World's weed growers have new rival to fear from South America


BOGOTA — Colombia, famed for the violence of its cocaine cartels, is planning a move into the more genteel drugs business of marijuana-based oils and creams.

The Andean nation’s climate and regulations make it ideally suited to profit from the incipient trade in legal marijuana, Health Minister Alejandro Gaviria said in a Jan. 8 interview in his Bogota office. The country legalized use of the drug for medical purposes last month.

“This is going to be a new commodity, there’s an emerging global medical marijuana business,” Gaviria said. “This year, we’re going to see international companies coming to Colombia to produce medical marijuana.”

The increasing legal use of the drug in the United States, Canada and elsewhere creates an opportunity for Colombia to develop an export industry similar to wines in Chile and broccoli and asparagus in Peru, Gaviria said. Marijuana-based pharmaceuticals are used to alleviate pain and nausea stemming from chronic diseases and treatments such as chemotherapy. The highly regulated industry is a long way from the mass murders and kidnappings that marked the life of cocaine kingpins such as Pablo Escobar.

Existing pharmaceutical marijuana products include Sativex, a spray form of marijuana used to treat symptoms of multiple sclerosis or chronic pain. The drug, developed by GW Pharmaceuticals, has been approved for use in 27 countries, according to the company’s website.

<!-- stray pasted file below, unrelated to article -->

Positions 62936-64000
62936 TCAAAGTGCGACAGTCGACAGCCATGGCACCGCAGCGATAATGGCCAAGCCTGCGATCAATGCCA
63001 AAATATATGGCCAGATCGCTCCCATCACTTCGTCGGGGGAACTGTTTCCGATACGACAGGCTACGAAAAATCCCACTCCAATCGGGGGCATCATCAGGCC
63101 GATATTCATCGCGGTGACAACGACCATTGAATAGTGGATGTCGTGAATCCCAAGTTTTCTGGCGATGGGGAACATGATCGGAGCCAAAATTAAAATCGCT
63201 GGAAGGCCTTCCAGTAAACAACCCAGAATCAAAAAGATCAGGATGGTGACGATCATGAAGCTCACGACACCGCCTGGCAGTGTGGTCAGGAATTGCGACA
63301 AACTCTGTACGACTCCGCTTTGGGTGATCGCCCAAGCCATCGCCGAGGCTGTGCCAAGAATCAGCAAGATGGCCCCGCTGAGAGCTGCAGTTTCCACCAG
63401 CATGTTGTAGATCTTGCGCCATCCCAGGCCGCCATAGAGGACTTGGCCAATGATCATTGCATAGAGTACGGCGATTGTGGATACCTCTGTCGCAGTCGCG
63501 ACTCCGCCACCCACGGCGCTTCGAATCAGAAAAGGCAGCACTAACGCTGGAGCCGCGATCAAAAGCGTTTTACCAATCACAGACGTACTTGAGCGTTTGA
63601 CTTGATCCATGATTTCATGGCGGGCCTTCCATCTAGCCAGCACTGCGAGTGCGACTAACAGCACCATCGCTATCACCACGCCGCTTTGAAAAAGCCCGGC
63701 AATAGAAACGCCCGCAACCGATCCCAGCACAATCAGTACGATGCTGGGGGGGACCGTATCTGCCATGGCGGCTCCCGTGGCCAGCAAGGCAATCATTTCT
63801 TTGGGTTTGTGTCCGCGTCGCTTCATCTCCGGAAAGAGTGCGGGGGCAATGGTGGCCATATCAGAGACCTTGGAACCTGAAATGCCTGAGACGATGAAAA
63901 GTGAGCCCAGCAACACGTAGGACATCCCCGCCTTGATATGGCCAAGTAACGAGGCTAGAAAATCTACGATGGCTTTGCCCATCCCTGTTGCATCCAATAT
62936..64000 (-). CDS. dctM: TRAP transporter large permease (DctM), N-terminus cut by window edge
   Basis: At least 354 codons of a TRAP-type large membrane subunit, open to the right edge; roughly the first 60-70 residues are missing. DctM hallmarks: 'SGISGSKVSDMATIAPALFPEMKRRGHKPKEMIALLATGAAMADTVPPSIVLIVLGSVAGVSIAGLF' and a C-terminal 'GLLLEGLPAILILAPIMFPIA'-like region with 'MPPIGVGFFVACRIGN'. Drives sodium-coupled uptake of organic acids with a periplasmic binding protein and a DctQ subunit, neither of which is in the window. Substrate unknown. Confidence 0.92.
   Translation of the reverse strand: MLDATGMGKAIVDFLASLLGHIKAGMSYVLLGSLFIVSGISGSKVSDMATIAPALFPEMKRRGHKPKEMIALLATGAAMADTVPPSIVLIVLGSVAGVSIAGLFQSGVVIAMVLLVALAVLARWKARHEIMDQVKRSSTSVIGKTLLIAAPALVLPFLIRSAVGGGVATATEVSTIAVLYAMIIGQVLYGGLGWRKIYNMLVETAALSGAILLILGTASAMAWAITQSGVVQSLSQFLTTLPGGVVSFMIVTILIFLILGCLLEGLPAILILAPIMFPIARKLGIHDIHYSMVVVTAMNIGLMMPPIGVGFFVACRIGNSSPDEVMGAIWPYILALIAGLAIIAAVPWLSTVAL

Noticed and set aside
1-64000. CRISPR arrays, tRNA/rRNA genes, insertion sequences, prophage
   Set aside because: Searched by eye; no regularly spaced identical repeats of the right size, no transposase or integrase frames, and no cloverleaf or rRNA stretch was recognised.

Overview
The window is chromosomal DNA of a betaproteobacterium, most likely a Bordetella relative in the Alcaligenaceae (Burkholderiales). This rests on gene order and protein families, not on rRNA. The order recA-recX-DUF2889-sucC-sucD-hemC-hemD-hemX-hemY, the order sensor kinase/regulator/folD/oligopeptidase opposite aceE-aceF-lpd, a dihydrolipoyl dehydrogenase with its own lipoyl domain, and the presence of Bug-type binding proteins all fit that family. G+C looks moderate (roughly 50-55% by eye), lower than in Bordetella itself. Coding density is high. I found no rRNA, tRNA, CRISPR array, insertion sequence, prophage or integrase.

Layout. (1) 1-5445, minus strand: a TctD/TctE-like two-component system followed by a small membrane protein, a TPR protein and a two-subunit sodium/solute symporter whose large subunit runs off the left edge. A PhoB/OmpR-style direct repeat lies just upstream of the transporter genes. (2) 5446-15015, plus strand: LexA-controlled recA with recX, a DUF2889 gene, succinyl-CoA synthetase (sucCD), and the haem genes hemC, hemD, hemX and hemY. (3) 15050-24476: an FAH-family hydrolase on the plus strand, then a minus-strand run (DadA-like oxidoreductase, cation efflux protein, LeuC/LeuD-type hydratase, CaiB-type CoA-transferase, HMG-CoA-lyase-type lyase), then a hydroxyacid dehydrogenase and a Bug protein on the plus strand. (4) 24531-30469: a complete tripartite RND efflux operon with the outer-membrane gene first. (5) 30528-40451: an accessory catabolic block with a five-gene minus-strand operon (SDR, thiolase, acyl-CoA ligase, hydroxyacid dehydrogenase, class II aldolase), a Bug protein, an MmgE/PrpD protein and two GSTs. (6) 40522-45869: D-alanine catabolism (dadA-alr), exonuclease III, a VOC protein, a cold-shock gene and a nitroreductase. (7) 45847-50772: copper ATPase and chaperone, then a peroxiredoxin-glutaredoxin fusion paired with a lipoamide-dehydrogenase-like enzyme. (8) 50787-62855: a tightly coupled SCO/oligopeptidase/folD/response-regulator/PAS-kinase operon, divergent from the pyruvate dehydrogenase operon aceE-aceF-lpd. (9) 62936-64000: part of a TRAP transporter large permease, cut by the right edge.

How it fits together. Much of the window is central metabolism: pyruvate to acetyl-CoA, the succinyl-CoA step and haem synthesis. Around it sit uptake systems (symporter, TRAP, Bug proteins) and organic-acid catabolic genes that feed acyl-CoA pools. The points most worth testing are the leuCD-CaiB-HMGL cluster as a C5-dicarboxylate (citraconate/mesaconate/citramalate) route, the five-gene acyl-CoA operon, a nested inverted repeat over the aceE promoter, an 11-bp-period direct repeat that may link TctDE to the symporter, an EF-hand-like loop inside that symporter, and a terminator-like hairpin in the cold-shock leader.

Under the new regulation in Colombia, companies need to request licenses to cultivate marijuana seeds and transform the plant into products such as oils and creams, Gaviria said. He declined to say which companies have expressed an interest in investing in the South American country.

Colombia was already a major producer of illegal marijuana, with much of the farming concentrated south of Cali, the nation’s third-largest city, in mountains controlled by Marxist rebels. Authorities seized 307 tons of the drug in 2014, up from 255 tons in 2010, according to data gathered by the United Nations Office on Drugs and Crime.

Neither has Colombia left its cocaine problems behind. In 2014, the area planted with coca, the raw material for making cocaine, rose 44 percent to 69,000 hectares, according to the UNODC, more than in Peru and Bolivia combined.

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